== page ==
Page No. 96
Q.1. Discuss how the changes in forest management in the colonial period affected the following groups of people:
(a) Shifting cultivators
(b) Nomadic and pastoralist communities
(c) Firms trading in timber/forest produce
(d) Plantation owners
(e) Kings/British officials engaged in shikar (hunting)
Ans. (a) Shifting cultivators:- The colonial government put ban on shifting cultivation as it was regarded harmful for forests. Because of this, tribal communities were forced to leave their homes. Many had to change their occupations. There were some who took to protest the policies of colonial masters
(b) Nomadic and Pastoralist Communities:- In the process, many pastoralists and nomadic communities like the Korava, Karacha and Yerukula of the Madras Presidency lost their livelihood. Some of them were dubbed as criminal tribes. They were forced to work in factories and plantations.
(c) Firms trading in timber/forest produce:- In India trade in forest products was not new. We have records which show that adivasi communities trading in goods like hides, horns, silk cocoons, ivory, bamboo, spices fibres, grasses, gums and rising through nomadic communities like the banjaras. After the coming of the British, trade was completely controlled by the government. The British government gave the European companies the sole right to trade in the forest products.
(d) Plantation owners:- In Assam, both men and women from forest communities like Santhals and Oraons from Jharkhand and Gonds from Chhattisgarh were recruited to work on tea plantations. Their wages were low and condition of work was not good. They could not return easily to their home villages, from where they were recruited.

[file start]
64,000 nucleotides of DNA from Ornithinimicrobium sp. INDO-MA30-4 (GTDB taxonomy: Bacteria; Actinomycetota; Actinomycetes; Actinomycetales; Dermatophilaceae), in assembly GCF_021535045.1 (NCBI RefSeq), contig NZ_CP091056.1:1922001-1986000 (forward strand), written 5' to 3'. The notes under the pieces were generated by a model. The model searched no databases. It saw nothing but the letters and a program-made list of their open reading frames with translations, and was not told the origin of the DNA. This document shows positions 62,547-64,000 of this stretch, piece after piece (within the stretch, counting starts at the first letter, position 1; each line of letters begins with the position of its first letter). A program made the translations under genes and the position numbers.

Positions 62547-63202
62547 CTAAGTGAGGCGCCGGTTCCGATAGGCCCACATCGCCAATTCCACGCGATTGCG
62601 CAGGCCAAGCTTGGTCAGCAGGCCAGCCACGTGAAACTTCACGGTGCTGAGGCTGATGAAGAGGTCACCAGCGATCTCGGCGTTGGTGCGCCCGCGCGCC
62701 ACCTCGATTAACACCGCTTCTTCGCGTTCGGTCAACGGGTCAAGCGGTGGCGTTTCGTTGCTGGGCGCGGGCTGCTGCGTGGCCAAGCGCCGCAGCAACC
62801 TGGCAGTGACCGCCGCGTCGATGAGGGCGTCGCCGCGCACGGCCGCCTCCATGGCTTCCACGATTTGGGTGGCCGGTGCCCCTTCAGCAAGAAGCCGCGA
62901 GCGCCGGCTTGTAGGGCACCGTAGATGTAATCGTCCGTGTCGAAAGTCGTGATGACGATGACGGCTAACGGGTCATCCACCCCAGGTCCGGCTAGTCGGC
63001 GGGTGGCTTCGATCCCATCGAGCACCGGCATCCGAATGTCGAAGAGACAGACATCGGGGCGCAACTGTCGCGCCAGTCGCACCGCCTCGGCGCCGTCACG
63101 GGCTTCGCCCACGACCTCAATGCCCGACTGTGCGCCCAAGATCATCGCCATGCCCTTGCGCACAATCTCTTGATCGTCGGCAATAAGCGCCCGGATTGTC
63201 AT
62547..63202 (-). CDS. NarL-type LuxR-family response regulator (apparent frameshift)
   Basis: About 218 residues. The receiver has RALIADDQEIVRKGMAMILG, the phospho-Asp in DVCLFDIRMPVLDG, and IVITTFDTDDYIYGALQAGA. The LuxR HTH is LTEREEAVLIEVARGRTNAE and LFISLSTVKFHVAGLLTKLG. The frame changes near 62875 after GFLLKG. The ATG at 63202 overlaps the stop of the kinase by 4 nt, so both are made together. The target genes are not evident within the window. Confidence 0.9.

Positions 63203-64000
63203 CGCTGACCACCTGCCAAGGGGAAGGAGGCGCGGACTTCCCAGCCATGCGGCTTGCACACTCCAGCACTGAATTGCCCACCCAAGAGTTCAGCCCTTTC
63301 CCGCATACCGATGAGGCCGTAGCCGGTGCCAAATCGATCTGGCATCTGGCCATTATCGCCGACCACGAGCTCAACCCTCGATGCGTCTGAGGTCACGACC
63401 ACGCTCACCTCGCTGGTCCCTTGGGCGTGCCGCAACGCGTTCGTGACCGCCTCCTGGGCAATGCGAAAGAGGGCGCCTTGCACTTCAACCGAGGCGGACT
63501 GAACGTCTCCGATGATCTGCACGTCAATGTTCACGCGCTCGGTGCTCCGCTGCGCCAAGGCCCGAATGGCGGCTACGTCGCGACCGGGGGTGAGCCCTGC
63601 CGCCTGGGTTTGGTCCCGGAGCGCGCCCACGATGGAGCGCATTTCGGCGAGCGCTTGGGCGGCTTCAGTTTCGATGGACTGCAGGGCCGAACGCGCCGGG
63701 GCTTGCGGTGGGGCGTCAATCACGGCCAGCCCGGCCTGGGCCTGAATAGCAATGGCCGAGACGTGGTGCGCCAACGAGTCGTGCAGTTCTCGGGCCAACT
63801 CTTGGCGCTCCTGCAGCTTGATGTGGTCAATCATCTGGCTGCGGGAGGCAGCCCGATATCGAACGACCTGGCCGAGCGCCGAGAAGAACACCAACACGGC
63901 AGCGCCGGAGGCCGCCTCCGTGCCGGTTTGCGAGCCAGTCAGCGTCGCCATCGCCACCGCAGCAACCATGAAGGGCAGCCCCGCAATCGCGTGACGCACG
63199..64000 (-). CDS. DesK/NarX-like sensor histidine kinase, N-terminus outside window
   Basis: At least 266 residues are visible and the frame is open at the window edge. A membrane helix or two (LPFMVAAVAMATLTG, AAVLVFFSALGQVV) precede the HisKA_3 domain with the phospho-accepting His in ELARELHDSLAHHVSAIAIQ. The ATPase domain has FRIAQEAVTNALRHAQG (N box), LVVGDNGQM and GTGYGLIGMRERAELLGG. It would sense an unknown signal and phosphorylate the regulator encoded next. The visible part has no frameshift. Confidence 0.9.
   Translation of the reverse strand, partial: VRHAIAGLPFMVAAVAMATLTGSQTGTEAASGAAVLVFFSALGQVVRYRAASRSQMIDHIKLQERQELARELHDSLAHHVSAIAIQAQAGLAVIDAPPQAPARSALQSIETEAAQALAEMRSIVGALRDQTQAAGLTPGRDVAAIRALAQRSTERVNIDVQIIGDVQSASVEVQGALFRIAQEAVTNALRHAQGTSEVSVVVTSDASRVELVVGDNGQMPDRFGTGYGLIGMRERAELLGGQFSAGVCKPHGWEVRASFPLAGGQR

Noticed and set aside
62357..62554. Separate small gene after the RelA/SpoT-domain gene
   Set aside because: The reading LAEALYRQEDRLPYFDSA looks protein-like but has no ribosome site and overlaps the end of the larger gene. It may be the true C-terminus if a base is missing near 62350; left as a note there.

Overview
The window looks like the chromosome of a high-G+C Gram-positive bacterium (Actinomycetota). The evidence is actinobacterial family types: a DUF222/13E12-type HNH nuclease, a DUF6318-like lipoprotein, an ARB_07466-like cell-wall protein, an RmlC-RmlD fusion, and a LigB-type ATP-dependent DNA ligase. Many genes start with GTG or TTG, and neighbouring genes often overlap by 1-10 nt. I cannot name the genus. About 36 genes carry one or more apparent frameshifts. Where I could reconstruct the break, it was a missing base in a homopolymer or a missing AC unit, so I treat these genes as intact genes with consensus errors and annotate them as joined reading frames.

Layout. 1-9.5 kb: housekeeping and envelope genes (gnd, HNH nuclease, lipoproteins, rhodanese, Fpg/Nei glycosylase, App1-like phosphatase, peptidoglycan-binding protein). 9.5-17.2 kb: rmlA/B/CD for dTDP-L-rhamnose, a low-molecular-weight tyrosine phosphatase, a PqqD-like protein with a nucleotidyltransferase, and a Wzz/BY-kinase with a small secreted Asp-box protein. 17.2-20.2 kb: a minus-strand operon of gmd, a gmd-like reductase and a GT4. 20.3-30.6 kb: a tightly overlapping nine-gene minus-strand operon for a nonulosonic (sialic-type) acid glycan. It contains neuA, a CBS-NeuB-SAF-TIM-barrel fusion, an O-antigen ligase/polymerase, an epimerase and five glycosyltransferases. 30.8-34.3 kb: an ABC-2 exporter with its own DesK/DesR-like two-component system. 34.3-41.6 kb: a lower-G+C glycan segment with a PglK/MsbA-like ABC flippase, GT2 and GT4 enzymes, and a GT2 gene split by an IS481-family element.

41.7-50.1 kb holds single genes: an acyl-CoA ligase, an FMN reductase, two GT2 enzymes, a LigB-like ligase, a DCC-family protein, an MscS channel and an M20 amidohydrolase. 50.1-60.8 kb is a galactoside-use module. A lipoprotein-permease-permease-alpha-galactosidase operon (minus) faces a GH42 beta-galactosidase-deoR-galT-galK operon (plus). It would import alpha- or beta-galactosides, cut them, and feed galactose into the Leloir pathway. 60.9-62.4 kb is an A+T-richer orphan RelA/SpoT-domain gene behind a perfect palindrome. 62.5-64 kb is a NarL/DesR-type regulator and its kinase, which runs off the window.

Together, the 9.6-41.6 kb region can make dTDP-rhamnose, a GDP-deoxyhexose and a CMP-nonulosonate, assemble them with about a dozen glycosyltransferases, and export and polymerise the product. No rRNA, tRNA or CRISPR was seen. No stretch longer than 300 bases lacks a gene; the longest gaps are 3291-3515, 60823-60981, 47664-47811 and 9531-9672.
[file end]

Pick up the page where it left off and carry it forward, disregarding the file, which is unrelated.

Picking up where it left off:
(e) Kings/British officials engaged in shikar:- While the forest laws deprived people of their rights to hunt, hunting of big game became a sport. In India, it was the court’s culture to hunt tigers and other animals. However, under colonial rule, hunting increased to such an extent that many species became extinct. The British saw big animals as a sign of primitive society. They believed that by killing big animals, the British would civilise India. Tigers, wolves and leopards were killed because they posed a threat to cultivators. A British administrator George Yule killed 400 tigers. Only after a long time environmentalists and conservators began to argue that these animals had to be protected.
Q.2. What are the similarities between colonial management of the forests in Bastar and in Java?
Ans. The similarities between colonial management of forests in Bastar and in Java are as follows. Colonial management in Bastar:
(i) In 1905, the colonial government proposed to reserve 2/3 of the forests, stop shifting cultivation, hunting and collection of forest produce.
(ii) The villagers were suffering from increased rents and demand for free labour and goods by colonial officials.
(iii) In the reserved forests, the villagers could stay in the forests and had to work free for the forest department and help them in cutting and transporting trees and protecting them from forest fires. They were called forest villages.
Colonial management in Java: